Wednesday, February 19, 2014
Critical Thinking Skills Among Elementary School Students: Comparing Identified Gifted and General Education Student Performance
Education reform efforts, including the current adoption of Common Core State Standards, have increased attention to teaching critical thinking skills to all students.
This study investigated the critical thinking skills of fourth-grade students from a school district in Texas, including 45 identified gifted students and 163 general education students.
Identified gifted students outperformed general education students on both the Cornell Critical Thinking Test and the Test of Critical Thinking (d = 1.52 and d = 1.36, respectively). There was no evidence of main effects or interaction effects for gender in measures of critical thinking within these samples.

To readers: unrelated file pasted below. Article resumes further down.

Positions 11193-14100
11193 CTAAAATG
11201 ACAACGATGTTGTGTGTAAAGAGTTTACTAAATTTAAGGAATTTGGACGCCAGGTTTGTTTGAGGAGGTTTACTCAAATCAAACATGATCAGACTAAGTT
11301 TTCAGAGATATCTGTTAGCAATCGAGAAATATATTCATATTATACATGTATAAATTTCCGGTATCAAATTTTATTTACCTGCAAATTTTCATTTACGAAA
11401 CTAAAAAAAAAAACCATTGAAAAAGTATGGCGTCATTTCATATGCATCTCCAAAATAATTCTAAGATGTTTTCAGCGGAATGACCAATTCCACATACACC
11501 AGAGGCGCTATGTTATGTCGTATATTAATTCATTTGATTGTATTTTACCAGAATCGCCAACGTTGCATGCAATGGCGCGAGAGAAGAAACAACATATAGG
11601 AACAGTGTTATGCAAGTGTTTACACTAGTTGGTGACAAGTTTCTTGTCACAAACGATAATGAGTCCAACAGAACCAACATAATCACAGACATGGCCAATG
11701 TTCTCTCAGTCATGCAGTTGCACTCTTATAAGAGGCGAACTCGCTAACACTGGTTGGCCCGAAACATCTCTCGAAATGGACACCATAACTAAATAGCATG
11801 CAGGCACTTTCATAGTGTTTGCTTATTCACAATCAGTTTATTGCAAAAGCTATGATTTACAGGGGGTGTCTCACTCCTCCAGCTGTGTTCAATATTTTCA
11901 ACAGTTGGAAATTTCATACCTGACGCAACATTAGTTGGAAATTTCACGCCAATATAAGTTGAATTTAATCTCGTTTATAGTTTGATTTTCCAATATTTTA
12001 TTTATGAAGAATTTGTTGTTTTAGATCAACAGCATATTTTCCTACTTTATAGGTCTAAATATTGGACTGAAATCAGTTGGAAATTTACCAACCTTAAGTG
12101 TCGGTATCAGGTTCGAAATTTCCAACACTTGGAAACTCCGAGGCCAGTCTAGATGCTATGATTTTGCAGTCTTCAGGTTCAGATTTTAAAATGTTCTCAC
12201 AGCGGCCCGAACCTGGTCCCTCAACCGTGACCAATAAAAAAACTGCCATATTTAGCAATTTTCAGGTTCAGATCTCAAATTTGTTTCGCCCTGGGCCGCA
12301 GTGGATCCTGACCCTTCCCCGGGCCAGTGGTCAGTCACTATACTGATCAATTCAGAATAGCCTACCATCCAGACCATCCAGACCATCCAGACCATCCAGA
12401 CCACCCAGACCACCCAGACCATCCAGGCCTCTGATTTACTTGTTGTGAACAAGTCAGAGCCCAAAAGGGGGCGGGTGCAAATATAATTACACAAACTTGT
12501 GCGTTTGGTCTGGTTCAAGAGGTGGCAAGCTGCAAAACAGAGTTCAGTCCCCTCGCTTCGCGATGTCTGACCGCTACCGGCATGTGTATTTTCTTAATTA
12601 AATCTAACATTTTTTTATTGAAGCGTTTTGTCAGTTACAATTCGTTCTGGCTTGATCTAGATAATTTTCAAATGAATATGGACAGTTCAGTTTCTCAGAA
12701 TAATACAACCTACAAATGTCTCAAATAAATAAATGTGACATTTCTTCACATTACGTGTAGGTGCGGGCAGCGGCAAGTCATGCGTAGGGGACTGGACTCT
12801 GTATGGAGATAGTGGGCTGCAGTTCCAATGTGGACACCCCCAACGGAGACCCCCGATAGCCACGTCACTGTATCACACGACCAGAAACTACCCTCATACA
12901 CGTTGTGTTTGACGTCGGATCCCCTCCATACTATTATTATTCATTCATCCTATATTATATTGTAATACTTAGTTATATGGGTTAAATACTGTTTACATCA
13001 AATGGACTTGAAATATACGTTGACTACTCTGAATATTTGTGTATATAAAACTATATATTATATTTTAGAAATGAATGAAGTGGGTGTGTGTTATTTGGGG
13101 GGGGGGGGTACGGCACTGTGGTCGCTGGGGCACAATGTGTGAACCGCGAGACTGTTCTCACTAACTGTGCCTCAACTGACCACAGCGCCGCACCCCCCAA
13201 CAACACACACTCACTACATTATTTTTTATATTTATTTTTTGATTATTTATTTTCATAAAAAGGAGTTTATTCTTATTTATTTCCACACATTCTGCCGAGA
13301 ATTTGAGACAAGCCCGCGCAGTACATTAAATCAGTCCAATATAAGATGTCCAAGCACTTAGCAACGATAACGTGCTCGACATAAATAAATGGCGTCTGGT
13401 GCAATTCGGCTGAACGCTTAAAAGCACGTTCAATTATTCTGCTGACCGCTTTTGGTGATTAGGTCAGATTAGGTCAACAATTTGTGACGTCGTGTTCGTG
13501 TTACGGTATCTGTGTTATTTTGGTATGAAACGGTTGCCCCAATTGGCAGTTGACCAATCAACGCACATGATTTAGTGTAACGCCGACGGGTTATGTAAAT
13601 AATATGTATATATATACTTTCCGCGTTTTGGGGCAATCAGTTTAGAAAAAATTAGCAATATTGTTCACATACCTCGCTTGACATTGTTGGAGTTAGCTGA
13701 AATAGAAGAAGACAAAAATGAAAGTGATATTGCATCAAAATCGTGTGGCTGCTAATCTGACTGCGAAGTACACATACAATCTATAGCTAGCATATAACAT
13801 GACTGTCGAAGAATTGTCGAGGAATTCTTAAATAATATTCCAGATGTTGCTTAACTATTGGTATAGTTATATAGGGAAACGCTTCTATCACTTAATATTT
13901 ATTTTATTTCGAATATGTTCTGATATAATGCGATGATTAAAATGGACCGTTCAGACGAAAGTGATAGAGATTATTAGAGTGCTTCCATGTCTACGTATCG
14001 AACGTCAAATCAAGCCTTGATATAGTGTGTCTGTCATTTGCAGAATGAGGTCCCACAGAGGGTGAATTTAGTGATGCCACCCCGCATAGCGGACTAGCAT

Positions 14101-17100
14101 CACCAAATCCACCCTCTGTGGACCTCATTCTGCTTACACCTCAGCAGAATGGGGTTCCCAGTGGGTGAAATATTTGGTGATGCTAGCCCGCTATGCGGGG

Critical thinking scores of students in the three schools did not differ significantly, nor were differences in scores associated with length of exposure to the gifted education program.
The association of higher ability with advanced critical thinking skills, but at the same time, the lack of evidence of an effect of the gifted education programs (which did not focus specifically on critical thinking skills) suggests that differentiation of curriculum and instruction for gifted or advanced learners might fruitfully include deliberate differentiation of instruction in this area.